Sabriel by Garth Nix
My rating: 5 of 5 stars
I wrote a wee bit about my thoughts on this book as I read, for I did not trust my foggy brain to keep up with them if I waited until the last minute.
*I like the juxtaposition of 20th Century (early) Ancelstierre with a medieval-esque world of the Old Kingdom. It threw me for a loop at first, how the prologue was very medieval (pre-Industrial), and the first chapter was modernesque. I was thinking, are they immortal or something? But further reading clears that up.
*I don't read as much pure fantasy (which I am working on changing), but this magic system stands out to me. The Charter concept. The magic system is based on sketching out these symbols that have a magical power behind them. They can also be whistled or sung, if bells are not available.
*There are some geniuinely creepy elements that make this story borderline horrific, if not dark fantasy in tone. There were moments that held me breathless, my stomach tight with dread. I like the manner in which Nix incorporates zombies. Zombies are not a favorite horror element of mine. But this type of zombie is scary, because the emphasis is on the dark spiritual (if you will) aspects. The ability of dark Charter mages to command spirits to come back from the realms of the Dead, binding them in service. Dark stuff. The loss of free will is a big sticking point with me. Nix succeeds in unnerving me in a deeper way, and doesn't focus on the gory, squeamish aspects of zombies that repel rather than cause the fear response.
*The author's ability to describe and propel the narrative without being too dense. I like a more natural, simplistic form of prose when I'm reading. That is what has kept me from starting some of the magic fantasy sagas, thus far.
*The welcome elements of subtle humor. Mogget is a spirit in the form of a cat. He could not be more feline in personality. I love this scene:
Mogget had no time for such introspection, mourning or pangs of responsibility. He left her watching, blank-eyed, for no more than minute, before padding forward and delicately inserting his claws in Sabriel's slippered foot..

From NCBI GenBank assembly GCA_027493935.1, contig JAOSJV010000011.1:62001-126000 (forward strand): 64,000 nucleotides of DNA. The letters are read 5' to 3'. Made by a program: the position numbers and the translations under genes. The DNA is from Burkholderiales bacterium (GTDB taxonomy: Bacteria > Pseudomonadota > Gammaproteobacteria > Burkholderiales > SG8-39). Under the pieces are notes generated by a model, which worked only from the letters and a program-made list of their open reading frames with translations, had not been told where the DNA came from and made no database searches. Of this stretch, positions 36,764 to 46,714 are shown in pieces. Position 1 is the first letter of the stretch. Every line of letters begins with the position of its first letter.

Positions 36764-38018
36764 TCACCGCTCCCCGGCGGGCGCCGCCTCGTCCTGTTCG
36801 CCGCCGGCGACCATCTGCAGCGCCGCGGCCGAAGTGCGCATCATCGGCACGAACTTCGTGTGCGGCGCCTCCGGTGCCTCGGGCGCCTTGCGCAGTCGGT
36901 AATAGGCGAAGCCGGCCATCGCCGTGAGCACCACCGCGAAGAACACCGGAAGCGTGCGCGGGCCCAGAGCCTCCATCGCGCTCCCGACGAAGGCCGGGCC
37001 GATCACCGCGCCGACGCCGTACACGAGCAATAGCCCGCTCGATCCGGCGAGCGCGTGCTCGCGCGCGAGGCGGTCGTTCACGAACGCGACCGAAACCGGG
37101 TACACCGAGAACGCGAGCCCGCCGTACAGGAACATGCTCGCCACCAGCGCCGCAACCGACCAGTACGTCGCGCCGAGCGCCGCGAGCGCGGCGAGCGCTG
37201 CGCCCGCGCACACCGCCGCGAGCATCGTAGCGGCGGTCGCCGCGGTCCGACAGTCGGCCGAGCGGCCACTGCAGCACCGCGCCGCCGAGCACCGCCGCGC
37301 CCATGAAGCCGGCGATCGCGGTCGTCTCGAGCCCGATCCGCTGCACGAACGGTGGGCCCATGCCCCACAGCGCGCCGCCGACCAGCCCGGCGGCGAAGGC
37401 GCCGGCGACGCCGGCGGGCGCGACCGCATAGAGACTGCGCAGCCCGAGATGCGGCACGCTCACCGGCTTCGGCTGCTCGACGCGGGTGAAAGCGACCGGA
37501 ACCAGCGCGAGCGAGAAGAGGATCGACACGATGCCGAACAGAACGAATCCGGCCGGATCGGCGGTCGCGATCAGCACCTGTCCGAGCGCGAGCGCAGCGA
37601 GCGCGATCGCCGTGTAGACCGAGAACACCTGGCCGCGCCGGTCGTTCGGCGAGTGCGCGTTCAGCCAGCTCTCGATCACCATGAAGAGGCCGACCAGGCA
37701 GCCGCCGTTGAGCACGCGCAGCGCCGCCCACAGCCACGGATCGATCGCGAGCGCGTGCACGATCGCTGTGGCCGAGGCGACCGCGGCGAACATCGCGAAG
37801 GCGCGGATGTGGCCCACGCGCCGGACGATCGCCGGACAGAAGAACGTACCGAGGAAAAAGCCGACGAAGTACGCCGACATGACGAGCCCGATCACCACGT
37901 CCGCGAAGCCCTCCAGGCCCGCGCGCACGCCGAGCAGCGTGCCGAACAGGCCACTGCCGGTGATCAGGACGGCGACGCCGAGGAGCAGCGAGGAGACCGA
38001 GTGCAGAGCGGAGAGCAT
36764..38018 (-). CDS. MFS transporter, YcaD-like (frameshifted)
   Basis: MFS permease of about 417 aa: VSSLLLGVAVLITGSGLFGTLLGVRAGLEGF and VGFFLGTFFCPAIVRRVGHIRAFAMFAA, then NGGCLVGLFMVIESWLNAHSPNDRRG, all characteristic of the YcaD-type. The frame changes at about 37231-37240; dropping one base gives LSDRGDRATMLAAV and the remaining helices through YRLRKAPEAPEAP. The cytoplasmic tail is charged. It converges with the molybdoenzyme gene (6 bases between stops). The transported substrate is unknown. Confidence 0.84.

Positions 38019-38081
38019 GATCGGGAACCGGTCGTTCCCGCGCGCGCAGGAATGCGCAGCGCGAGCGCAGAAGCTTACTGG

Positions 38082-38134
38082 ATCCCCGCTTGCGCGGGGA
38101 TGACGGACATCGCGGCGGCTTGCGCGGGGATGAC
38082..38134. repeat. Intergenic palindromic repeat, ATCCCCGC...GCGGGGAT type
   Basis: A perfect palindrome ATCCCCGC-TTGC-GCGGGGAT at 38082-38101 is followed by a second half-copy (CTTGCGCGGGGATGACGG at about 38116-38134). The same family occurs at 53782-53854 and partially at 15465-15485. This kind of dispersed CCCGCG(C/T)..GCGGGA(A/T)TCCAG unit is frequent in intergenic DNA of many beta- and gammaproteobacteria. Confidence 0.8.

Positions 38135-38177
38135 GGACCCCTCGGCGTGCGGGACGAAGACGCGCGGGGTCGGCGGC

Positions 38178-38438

That's exactly what one of my cats would do to get my attention. Haha.
So far, I'm enjoying this read. I didn't even turn on my computer and get on Goodreads last night. I just read my book. And I turned off the tv to better concentrate.
That's it for now...
Okay, I finished this book after 1am this morning. I loved it. It was intense, it was moving, it was written in a manner that allowed the story to flow, but with a richness of detail that made it visually stunning as I read. The magic was fascinating. Intricate, but written so that the reader doesn't feel clueless.
I absolutely loved Sabriel. She's a strong girl. She went through such a harrowing experience. I mean, there are some truly dark moments in this story. Her father must have been so proud of her. I know I was.
Although the book doesn't really show Sabriel with her father, (the present Abhorsen (a person who sends the restless dead back where they belong), all that much, I loved the relationship between the two. A rich father-daughter relationship always appeals in a story, and I think readers of a similar mind will enjoy this part of the book.
For many years, I didn't read fantasy. I am sad about that, and resolved to make up for lost time. Urban fantasy and paranormal romance rekindled my childhood love of this genre. This book has truly lit me on fire to read more fantasy. I was drawn to the heroism, but also the ambiguity of this world, where the power of magic has the power to corrupt those who are not strong of mind and spirit. I'm drawn to a story where the heroine is on a journey that tests her spirit, and she comes out of it a stronger, wiser person. Sabriel definitely fits the bill for that kind of story.
Although Sabriel is the major focus of this story, I felt that Mogget and Touchstone were strong characters that added to the texture of this story. The light romantic elements between Sabriel and Touchstone were more than welcome.
Sabriel was a vivid, captivating, often scary introduction to the Abhorsen series, and my first read by Garth Nix. It will not be my last.
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